Sunday, October 4, 2015

The Rockets

Consider this.  The late 70s are not looked upon fondly as it once was.  While classic rock radio tends to favor AC DC or Pink Floyd or Led Zeppelin to satisfy the advertisers, plenty of other bands were a part of the rise of album rock.   But in the late 70s there are bands that you never hear anymore.  Prism comes to mind, the Canadian rockers who made about five albums for Capitol, which would be unheard of in this day and age.  Duke Jupiter who bounced between Mercury, Coast To Coast and Motown,  Nantacket, who made three albums for Epic and one for RCA.  All pretty much gone from the radio,  on only remains on the minds of serious collectors looking for something other than Back In Black.

The Rockets, started out years ago as part of Mitch Ryder And The Detroit Wheels, basically Jim McCarthy and Johnny Bee, one of the best unknown drummers ever.  His beats on Jenny Take A Ride and the obscure Turn On Your Lovelight  sounds like a freight train running down the track.  Later, Johnny Bee Bandzerak and McCarthy would reunite with Mitch Ryder for Detroit, the 1971 album for Paramount that featured a wild version of Rock And Roll.  MCA reissued that album on CD in the late 80s.  McCarthy also worked in Cactus, the offshoot of Vanilla Fudge with the late Rusty Day (Amboy Dukes) doing lead vocals but their hardline boogie has not aged very well.

The Rockets (no relation to the band that would become Crazy Horse and made one album for White Whale) is more straight line boogie rock related than the bombast of Cactus and finally came together around 1976 to create an album called Love Transfusion for Tortoise International/RCA records and produced by Don Davis (Robin Trower, Motown).  With Johnny Bee and Jim McCarthy being the main focus and songwriters (Johnny Bee was also lead vocalist for a while) they ended up getting Dave Gilbert as vocalist.  Gilbert, had that Midwestern growl of a vocal that gave The Rockets a distinct sound.  Picking up Donnie Dackus as keyboardist this is considered the classic lineup although various bass players would come and go.  Another key member would be Dennis Robbins to give a twin guitar attack.  Moving over to RSO they recorded Turn Up The Radio which would give them their biggest hit with a cover of Peter Green's Oh Well.  Ably produced by Johnny Sandlin (Allman Brothers, Elvin Bishop)  it's a good place to start if you want to hear what The Rockets were all about, music to dance to.  The followup album No Ballads was somewhat lesser, there were some cool songs (Desire, Takin It Back) and a cover of Sally Can't Dance and like the title says there was no ballads unlike the one off Turn Up The Radio (Lost Forever Left For Dreaming).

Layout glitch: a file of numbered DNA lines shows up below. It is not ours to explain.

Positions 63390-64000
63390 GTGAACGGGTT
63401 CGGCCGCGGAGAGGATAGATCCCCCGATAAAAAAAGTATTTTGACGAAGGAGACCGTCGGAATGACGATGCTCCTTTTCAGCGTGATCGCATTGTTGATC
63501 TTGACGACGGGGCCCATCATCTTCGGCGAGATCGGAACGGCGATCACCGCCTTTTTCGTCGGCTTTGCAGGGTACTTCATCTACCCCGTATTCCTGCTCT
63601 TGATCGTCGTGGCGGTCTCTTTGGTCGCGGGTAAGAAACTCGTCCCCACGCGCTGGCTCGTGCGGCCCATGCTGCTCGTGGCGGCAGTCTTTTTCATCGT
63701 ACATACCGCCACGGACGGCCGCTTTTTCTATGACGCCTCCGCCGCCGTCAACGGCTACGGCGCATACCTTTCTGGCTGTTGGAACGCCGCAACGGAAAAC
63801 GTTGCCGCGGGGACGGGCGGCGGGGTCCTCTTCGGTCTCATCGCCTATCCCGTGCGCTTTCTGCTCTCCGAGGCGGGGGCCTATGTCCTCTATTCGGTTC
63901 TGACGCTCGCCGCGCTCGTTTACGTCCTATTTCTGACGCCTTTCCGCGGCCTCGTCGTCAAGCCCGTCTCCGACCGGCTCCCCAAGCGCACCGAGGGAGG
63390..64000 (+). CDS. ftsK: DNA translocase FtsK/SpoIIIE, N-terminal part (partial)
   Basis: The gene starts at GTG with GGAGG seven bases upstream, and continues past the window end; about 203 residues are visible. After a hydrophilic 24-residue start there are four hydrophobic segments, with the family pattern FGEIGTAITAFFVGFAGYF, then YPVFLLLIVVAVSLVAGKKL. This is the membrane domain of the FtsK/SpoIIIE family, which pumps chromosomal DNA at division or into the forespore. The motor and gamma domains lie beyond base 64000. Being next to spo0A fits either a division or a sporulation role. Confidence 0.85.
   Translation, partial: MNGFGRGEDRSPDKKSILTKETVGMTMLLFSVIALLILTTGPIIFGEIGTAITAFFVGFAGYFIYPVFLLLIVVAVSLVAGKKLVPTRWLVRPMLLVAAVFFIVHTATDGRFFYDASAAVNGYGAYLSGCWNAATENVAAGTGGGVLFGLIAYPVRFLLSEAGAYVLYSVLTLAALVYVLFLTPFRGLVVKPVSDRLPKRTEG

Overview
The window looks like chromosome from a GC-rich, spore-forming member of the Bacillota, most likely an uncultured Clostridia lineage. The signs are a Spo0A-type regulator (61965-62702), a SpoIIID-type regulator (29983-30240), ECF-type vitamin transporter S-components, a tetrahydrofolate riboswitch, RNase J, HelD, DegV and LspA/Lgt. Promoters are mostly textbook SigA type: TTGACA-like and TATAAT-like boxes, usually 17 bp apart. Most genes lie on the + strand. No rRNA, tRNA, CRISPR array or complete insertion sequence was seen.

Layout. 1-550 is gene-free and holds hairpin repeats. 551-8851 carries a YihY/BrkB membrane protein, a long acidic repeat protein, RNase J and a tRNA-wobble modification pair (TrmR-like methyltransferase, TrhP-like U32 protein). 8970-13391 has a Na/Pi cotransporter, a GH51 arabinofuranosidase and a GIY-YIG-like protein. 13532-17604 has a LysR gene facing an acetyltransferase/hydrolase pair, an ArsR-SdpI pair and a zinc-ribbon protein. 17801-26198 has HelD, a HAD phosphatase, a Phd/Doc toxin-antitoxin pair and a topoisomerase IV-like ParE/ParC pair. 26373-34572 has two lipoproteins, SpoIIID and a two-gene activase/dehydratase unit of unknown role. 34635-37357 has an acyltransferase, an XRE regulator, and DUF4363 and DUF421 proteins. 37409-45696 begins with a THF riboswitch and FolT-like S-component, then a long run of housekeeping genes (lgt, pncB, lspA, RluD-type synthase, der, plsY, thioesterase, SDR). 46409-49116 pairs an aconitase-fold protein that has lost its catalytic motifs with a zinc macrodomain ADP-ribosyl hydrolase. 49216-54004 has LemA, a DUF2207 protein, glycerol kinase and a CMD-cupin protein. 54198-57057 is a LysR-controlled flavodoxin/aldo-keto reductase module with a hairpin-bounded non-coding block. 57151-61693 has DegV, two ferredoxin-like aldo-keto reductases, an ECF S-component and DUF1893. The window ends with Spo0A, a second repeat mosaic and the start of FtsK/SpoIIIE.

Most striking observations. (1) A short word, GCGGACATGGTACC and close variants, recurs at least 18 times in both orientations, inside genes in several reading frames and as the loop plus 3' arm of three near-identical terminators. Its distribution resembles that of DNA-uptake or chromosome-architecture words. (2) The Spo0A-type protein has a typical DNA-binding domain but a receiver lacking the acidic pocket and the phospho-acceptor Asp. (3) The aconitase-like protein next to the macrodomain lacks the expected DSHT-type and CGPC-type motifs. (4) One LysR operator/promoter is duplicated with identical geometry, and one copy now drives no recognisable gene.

While it's considered that Turn Up The Radio is their bona fide classic, I like the two albums that they did for Elektra,  Back Talk and Rocket Roll.  Certainly Back Talk was a rebound from No Ballads, with the Title track and Can't Get Satisfied  and even Johnny Bee takes a vocal on a couple numbers. Better production came from Jack Douglas (Aerosmith, Graham Parker) on Back Talk.  Dennis Robbins would leave for a up and down career in country music, having a solo album for MCA in 1986 and co writing songs with a up and coming guitarist by the name of Warren Haynes, then Robbins recorded with Billy Hill for an album for Reprise before doing three albums for Giant Records.  Despite the oddball recording Glen Kolotin did on Rocket Roll, that record remains my favorite Rockets album.  The Detroit rock boogie is in full force on songs like Rock And Roll Girl and Rolling By The Record Machine. Somehow the record flopped, Elektra didn't pay much attention to the band and The Rockets would find themselves on Capitol for their final effort Live Rockets which had a minor hit with Open The Door To Your Heart.  Then the band broke up, and Dave Gilbert eventually would die in 1999 after years of heavy drinking from liver cancer.

Eventually, Johnny Bee and McCarthy decided to reform The Rockets with a new vocalist Jim Edwards but McCarty decided to return to Cactus and after a 4 song EP this decade, The Rockets have been silent once again. 

In some ways The Rockets  could have been a bit better known, perhaps fate didn't do them favors by bypassing Bruce Springsteen's Fire for a potential hit single and countless fights did split the band up. But between the grooves The Rockets did provide some classic Detroit rock and roll, to next to Bob Seger The Rockets were very good at what they did.  With the exception of Love Transfusion, the RSO and Elektra albums have been issued as 2 on 1 CD, although the Renaissance reissue suffers from a harsh midrange remaster.  Still, they should have done better and unfortunately the ongoing fights splintered the band up.  Still when they were on their music, they were just as good as anybody else and even if David Gilbert had major demons with drink and drugs, he was a damn good vocalist. But the world won't know their music outside of Oh Well.  This is where you the music collector comes in and seeks out their back catalog.

The Albums:

Love Transfusion (Tortoise 1977)  B+
The Rockets: Turn Up The Radio (RSO 1979) B+
No Ballads (RSO 1980) B-
Back Talk (Elektra 1981) B
Rocket Roll (Elektra 1982) A-
Live Rockets (Capitol 1983) B-

The Rockets/No Ballads (Renaissance 2009) B+
Back Talk/Rocket Roll (Wounded Bird 2005) A- 

No comments:

Post a Comment